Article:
Published on June 17, 2020. Liz Zhang is a painter and printmaker based in Charlottesville, VA. Her work is characterized by the use of figures to explore empathy, alliance, isolation, and coexistence. She seeks to create implied narratives through the subtle interactions of the figures with each other and with their environments. Liz exhibited at Welcome Gallery in October 2019.
In the Working from Home series, Charlottesville artists are sharing about their work and life in the midst of the COVID-19 pandemic. Liz is our sixth featured artist.
1. Tell us a bit about yourself.
I’m from Yorktown, VA and I graduated from UVA in 2019. I just finished a fifth-year fellowship in the UVA art department. Lately, I have been making paintings on fabric and paintings on paper that I cut out. In these recent works, I have started to pull from family stories that have been passed down to me, which range from the 20th century revolutionary politics of China to mundane anecdotes of the home. I am interested in what happens when these stories are stripped down into their component parts and rearranged to become like symbols and myths.
2. How has the pandemic changed your daily life?
I work from home part-time, and I’ve lost income from another part-time job I’m no longer able to do. At first all of the changes were stressful, but I’ve gotten used to things now. I’ve enjoyed being able to spend a lot of time reading and always getting enough sleep. The weeks have started going faster and faster. The hardest thing for me is that things are mostly online now, and I wish I didn’t have to be so dependent on my phone/computer for everything—work, talking to friends and family, and knowing what’s going on in the world. I’ve been glued to the news because of everything that’s been happening.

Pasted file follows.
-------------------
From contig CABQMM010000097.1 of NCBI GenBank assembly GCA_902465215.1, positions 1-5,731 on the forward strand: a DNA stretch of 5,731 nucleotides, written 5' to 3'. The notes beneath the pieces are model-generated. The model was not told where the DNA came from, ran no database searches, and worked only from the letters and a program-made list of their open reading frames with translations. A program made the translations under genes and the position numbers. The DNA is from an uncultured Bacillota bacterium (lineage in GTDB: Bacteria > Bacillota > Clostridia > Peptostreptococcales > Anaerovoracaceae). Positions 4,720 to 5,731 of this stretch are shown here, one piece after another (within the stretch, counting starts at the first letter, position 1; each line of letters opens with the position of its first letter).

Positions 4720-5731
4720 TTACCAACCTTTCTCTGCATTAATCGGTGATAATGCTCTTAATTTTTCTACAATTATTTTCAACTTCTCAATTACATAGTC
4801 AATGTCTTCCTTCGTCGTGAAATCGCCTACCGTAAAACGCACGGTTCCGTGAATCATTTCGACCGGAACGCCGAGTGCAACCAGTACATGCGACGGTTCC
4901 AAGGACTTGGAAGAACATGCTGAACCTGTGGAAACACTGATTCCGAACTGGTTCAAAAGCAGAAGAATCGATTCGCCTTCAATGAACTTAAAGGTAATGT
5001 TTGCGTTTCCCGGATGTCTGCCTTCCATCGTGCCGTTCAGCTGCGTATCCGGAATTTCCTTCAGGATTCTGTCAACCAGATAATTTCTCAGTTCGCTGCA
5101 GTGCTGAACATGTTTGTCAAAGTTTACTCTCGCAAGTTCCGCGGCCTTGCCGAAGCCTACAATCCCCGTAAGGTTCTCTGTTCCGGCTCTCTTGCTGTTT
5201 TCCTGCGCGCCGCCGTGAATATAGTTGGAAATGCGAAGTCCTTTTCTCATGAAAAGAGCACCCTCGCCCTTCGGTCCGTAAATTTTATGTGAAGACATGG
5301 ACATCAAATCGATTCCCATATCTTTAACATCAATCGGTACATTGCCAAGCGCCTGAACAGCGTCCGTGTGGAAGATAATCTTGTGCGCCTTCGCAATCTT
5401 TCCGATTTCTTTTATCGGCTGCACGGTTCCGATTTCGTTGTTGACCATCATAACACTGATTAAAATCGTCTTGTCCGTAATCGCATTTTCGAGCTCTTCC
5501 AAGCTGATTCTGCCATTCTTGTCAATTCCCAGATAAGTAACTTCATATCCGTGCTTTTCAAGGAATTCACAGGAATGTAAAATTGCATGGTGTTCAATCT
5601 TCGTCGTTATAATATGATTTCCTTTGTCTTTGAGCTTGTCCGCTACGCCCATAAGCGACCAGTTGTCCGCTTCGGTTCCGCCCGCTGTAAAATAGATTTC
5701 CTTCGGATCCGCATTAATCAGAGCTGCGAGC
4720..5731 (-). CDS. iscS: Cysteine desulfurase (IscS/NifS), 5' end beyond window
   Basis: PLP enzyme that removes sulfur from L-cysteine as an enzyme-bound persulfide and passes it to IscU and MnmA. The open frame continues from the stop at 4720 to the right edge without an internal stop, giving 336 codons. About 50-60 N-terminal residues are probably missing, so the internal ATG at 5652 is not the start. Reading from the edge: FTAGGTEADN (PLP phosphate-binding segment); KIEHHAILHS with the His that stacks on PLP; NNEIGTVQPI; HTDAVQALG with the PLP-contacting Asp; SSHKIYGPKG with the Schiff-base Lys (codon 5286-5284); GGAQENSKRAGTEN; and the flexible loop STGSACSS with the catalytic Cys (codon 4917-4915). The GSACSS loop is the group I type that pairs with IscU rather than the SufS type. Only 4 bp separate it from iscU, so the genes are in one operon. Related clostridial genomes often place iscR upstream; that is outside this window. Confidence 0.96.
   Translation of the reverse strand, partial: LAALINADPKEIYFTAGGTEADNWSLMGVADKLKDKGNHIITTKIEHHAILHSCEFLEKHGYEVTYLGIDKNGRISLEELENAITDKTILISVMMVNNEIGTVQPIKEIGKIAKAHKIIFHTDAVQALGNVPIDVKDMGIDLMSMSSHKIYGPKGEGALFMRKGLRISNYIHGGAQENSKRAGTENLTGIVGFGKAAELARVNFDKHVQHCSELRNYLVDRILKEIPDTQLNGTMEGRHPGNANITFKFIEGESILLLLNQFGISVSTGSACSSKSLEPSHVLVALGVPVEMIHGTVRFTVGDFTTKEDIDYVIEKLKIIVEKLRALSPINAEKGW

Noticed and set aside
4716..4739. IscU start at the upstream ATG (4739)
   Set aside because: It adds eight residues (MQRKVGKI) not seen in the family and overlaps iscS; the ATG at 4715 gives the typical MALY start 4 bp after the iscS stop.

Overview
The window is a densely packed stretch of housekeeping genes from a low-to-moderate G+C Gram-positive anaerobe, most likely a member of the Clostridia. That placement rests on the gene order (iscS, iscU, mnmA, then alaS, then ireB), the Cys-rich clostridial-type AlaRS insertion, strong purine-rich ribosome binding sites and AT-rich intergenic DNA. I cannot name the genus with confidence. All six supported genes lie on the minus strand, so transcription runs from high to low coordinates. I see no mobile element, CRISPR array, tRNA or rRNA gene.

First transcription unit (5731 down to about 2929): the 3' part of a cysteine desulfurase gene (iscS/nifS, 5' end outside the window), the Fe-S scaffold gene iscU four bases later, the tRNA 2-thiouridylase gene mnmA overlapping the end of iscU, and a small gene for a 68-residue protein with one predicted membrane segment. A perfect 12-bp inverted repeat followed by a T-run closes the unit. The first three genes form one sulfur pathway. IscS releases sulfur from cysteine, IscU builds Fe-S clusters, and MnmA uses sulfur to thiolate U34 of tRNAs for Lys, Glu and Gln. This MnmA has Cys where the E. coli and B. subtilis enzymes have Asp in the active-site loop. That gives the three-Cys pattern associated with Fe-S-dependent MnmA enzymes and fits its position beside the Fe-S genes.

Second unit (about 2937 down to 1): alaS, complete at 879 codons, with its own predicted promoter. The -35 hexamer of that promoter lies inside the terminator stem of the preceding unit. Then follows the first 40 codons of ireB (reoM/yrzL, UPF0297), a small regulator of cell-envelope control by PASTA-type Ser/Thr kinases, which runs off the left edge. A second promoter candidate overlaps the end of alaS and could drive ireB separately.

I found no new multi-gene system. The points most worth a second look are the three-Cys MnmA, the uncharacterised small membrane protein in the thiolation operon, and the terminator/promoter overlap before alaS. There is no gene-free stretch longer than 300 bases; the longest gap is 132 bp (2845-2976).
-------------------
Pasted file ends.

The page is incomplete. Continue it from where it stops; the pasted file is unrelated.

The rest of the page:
3. Has it changed your practice?
Because I’ve had to move from working in the studio to working at home, I have been making things less. When I do make things, it’s less about making an artwork, and more about working with my hands. So I’ve spent a lot of time mending sheets and clothes. I’ve also found the lack of studio space an opportunity to switch gears to reading and researching, which I find really valuable.
4. Whose work are you drawn to right now?
Currently I am drawn to the work of many textile artists and ceramics artists that I see on Instagram. My art education didn’t focus much on craft, and I am interested in the ways that craft integrates into life in ways that “fine art” doesn’t. I love seeing artists wear handmade clothes and use dishes that they made. Especially during quarantine, I find it inspiring that artists have shifted to making things at home for the home.
5. What is inspiring you/bringing you joy these days?
I started playing this computer game that I remember my sister playing when I was really little, and which she let me play probably twice. It’s called Caesar 3, and it’s a city-building game from 1998. I never play computer games, but it’s been nice to pass the time playing this game that gives me so much nostalgia. It’s got beautiful graphics, including this isometric perspective that I’ve often used in my paintings, which has made me wonder if it somehow subliminally influenced my artwork!
Images courtesy of the artist.
The opinions expressed in this interview are solely those of the artist and do not necessarily represent the policies or positions of NCAI.
See more of Liz's work on her website.